What do you get when you combine an ill-maintained house from 1979, a basement that will be used as living quarters, and water?
A big freaking headache is what you get. Come on in, sit a spell, and I’ll tell you a story. Actually, I’ll tell you two stories. A two-for-one deal, if you will.
A couple of days ago, the prep work started to Myrtle’s exterior in preparation for a new paint job. One of the crew members plugged a hose into a lower spigot outside of the basement and began to pressure wash.
This was happening in the early evening, so Matt and I had already returned to the camper. We received a text message from the project supervisor with photos of the basement. The photos showed a river of water pouring under the baseboards in the corner where the spigot is located, and a good-sized lake of water in the middle of the concrete slab.
Let me just say THANK GOODNESS this happened after the original floor had been demo’d but before the new floors go in.
The water was shut off, we gave instructions to the painting crew to not use that spigot, and planned to talk to our plumber the next day.
The next morning, it was my shift at the house. It was a party of a day with literally a dozen vehicles parked in the yard, street, and nearby cul-de-sac area. It was my first time meeting some of the crews and there were folks from so many different trades working at the same time that my head was spinning trying to keep it all straight, while also fielding 300 questions coming my way.
(not gonna lie, though, it was all very exciting and actually kinda fun)
I was set up in an empty room – one the ceiling scrapers hadn’t yet reached – with Jasper next to me with his tablet and headphones. I started to hear the sound of a pressure washer outside. Cool, I thought, the painters are here!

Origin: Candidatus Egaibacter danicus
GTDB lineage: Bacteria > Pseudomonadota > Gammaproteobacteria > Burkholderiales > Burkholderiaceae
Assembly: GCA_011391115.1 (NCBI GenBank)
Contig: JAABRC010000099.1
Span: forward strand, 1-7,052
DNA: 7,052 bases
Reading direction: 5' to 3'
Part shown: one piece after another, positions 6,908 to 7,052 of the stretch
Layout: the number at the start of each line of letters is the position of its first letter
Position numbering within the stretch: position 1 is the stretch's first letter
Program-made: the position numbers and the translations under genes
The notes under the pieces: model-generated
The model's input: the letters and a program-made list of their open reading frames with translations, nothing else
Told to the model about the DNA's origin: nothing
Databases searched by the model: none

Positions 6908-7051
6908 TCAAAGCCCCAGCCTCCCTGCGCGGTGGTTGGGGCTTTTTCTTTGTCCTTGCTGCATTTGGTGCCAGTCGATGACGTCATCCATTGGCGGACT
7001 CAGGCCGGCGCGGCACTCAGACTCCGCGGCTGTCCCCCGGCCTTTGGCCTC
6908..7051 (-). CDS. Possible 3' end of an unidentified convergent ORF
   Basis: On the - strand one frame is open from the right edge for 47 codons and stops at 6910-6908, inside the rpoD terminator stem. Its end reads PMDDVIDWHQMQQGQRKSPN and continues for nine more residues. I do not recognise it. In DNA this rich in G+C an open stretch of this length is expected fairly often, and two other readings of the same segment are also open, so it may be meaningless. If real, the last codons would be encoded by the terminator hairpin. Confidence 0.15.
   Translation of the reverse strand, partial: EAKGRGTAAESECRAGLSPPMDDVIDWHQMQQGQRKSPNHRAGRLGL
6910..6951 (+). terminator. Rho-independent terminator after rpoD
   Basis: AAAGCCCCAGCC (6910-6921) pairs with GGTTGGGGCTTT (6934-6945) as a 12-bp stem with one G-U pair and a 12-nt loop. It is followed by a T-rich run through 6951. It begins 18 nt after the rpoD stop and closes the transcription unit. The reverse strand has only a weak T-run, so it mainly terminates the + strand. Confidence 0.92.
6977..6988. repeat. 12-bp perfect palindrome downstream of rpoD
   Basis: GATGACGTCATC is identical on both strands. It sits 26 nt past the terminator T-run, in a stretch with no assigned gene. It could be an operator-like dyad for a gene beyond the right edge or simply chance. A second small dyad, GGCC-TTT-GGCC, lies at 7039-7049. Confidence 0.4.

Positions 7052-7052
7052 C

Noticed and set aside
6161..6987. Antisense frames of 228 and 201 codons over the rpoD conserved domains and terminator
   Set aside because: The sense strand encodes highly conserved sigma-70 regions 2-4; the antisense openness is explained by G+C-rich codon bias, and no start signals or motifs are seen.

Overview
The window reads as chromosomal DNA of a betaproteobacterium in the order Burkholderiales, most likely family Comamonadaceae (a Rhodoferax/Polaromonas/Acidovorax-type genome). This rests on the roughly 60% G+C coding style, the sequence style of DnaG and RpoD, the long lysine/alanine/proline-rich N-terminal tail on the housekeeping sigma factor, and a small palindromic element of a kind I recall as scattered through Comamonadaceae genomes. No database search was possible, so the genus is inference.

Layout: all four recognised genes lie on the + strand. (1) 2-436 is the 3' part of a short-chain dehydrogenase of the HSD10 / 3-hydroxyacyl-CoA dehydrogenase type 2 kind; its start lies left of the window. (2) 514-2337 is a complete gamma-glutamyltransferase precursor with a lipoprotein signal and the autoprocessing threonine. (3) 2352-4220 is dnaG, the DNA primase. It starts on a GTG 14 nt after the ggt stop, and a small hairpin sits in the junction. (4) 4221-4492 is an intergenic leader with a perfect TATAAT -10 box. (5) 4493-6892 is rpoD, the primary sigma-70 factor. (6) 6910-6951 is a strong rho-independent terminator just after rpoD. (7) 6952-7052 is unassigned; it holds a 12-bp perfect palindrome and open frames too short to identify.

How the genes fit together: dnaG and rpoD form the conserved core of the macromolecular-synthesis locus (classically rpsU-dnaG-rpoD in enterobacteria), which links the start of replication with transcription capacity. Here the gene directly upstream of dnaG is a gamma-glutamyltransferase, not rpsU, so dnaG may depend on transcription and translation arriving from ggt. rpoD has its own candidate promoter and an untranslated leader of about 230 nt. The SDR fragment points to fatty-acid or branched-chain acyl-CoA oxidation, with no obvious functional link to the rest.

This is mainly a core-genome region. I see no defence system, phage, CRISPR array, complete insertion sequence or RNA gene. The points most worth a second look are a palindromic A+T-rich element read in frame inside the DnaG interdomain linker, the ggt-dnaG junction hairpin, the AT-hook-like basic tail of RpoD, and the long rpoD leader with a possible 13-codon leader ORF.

Then something compelled me to jump up and sprint to the basement to double check that the leaky spigot was not the one being used. I got downstairs to see a flood of water pouring into the basement. I flew outside and around the house to find whoever it was pressure washing and tell them as politely as I could muster to TURN OFF THE WATER NOW.
Later, with a new stream of water in the basement, our plumber took a look at the leak from the inside and outside. We thought the sheet rock was dry and that the water was coming in under the baseboards, but then…
… the plumber, without warning, put his fist cleanly through the wall. The back side of the sheet rock was sopping wet. He yanked some of it out and determined that the old piping used had suffered some hairline cracks, likely due to a hose being left connected throughout the winter and freezing.
“This’ll be a fun task!” He said. I stood nearby with my stomach starting to feel sick. “Fun” in contractor language usually means expensive.
So we have a plan to fix it – at least it CAN be fixed – but I’m not gonna be very trusting of that area of the house for quite some time.
Fast forward to this morning. We learned last minute that the team of ceiling scrapers would be working on a Saturday. I planned to leave Matt with the kids and head to the house. Myrtle has a long way to go to earn my trust, so we are implementing a better-safe-than-sorry approach to work being done by being present for as much of it as we can in case major issues arise.